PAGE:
“Each session starts with a mobility warm up for the major joints and muscle groups, followed by a varying combination of cardiovascular work for heart health; strength work for improved bone density and joint/tissue health; functional movements to make every day tasks easier; balance work for improving stability; and core work for building a strong trunk. Each session ends with a gentle cool down and stretch.

“The sessions can be done in any clothing which is comfortable and doesn’t restrict movement. No equipment is needed, although light or moderate weights – which can be jars of pasta sauce, tins of baked beans or small bottles of water – will make the sessions more challenging.”

With the response to the program (both on and offline) being so positive, this has only confirmed to Elizabeth how much of a demand there is for accessible forms of exercise that can be adopted by people of all ages. All FIT FOR GOOD classes are designed to challenge people but not to push them beyond their capabilities – so that they can make progress safely and effectively.

Speaking about the impact that the classes are having on participants, Elizabeth says, “The response has been incredibly inspiring – some people are now doing all three sessions each week and are likely to end up in better shape than before the lockdown! We know we are changing lives, because our participants tell us how much better and more able they feel, and how their lives are improving by being stronger, more balanced and generally more fit.

“When we were still able to hold in-person sessions, we could see the improvements ourselves, week on week, as people who may have struggled a bit getting out of a chair, were now able to do squats. Knowing that this programme can improve lives and make a difference to the NHS is what inspires and motivates us.”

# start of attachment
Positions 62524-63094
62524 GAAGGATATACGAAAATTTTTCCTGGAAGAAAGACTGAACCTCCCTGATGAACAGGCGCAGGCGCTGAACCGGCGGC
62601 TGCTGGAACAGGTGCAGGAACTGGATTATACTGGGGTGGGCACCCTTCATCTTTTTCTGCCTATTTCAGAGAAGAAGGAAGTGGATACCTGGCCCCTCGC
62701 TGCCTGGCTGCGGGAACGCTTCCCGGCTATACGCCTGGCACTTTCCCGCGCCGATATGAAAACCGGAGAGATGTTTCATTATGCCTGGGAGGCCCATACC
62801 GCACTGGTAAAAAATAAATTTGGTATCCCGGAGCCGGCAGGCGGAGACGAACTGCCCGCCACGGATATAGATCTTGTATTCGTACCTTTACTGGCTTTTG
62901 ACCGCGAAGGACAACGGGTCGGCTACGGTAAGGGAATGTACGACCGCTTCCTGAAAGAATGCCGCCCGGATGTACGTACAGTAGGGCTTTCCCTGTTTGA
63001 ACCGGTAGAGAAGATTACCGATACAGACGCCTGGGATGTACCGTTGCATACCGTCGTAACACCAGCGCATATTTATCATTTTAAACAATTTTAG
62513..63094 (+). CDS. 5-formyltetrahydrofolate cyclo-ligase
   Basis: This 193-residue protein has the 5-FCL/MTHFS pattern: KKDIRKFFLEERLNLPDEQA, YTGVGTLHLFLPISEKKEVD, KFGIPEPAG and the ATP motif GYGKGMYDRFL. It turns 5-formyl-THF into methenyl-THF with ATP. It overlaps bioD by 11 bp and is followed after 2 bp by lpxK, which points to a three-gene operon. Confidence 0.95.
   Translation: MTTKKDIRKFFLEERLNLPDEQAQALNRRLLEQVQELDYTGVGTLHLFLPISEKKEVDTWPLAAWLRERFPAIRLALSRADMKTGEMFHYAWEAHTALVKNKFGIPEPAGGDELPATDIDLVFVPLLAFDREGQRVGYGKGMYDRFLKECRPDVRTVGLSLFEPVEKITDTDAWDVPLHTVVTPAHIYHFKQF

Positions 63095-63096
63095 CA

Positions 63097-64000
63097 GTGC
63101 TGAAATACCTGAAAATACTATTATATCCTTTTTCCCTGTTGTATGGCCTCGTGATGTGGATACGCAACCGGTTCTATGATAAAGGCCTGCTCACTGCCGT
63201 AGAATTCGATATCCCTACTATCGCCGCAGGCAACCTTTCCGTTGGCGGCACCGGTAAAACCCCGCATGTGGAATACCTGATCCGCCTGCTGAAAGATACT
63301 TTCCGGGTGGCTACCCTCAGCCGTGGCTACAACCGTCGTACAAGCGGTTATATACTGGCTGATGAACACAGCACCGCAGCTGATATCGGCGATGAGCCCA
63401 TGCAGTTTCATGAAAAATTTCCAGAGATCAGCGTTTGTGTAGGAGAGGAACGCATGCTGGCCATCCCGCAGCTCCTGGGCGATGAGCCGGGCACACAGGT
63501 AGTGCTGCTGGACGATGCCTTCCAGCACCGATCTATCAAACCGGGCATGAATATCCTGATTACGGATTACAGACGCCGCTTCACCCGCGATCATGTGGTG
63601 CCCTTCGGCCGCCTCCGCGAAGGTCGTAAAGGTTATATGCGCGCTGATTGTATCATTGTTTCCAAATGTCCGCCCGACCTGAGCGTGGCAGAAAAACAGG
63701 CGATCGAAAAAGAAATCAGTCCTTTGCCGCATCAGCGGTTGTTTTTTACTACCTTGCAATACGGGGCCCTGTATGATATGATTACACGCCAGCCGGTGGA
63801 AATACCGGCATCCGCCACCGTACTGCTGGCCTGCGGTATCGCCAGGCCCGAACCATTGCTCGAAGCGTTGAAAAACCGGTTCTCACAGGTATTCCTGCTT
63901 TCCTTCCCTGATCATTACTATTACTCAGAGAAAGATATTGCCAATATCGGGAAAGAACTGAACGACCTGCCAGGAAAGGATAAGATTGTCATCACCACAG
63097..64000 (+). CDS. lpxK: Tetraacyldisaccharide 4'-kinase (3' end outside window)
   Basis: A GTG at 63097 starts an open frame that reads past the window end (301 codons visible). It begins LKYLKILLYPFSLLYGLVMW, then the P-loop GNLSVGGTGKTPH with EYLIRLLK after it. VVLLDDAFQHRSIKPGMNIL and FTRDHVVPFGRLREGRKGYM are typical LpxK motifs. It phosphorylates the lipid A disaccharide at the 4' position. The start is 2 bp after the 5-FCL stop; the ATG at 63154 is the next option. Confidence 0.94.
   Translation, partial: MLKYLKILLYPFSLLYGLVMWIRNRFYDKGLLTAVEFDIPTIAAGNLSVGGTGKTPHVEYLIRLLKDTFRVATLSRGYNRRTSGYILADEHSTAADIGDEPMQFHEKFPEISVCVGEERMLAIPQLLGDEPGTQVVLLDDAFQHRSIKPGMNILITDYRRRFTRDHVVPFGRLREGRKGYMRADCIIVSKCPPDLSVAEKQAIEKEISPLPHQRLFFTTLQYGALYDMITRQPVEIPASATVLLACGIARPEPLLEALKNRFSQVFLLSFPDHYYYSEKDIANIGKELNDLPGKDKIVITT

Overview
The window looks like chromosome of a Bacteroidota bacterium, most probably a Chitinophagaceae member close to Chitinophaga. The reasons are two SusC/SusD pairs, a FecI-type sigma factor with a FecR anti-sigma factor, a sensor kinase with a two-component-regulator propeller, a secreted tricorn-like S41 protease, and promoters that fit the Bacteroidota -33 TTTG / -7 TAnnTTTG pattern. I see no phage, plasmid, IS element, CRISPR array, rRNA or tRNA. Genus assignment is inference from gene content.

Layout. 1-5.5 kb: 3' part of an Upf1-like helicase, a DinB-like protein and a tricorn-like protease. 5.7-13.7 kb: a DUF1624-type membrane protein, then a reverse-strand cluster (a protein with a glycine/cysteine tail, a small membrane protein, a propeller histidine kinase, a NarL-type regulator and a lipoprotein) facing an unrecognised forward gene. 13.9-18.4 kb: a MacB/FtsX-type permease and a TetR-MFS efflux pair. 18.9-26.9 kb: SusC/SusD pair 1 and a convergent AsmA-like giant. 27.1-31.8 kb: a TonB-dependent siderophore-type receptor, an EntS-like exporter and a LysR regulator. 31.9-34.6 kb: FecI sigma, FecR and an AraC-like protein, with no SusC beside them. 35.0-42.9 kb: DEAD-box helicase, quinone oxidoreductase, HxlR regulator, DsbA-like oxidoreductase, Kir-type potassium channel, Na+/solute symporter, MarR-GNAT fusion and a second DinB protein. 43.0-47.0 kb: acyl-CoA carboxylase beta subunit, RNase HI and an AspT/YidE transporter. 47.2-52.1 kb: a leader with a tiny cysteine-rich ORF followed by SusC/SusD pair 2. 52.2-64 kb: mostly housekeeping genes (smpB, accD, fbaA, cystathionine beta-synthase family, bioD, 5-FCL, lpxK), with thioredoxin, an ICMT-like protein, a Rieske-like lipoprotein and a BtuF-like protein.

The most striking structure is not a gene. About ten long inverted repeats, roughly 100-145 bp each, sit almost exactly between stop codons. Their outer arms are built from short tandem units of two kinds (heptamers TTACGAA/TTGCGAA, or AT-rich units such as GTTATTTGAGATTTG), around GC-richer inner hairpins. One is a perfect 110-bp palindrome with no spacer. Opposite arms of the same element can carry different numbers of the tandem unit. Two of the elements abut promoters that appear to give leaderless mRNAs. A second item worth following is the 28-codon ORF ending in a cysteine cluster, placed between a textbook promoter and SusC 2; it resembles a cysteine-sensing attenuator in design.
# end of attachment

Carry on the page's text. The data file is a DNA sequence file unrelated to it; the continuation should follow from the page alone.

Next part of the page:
When lockdown restrictions ease further, Elizabeth is keen to establish exercise sessions in community centres, parish halls and other spaces around the country. Her aim is to encourage every older adult to improve their quality of life through fitness – whilst also getting the chance to socialise over a cup of tea.

Thinking about her longer term goals, the former city worker, says, “Our longer term goal is to have FIT FOR GOOD recognised as a program that can be prescribed for people by their doctors and it doesn’t have to be limited to older adults, although that’s our target audience. We have had younger people come along, who for various reasons (epilepsy, injury), aren’t able to exercise on the floor or do any high impact work.”

“My husband and I still have so much we want to do together, and our exercise routine is our commitment to making sure we can do as much as possible for as long as possible”

Elizabeth, now 63, chose to follow her passion after the end of a long career, and began making a difference to other people’s lives in a completely new role. Her decision to start Fit For Good was driven by her own love of exercise, and the desire to help others access the same benefits that it had given her.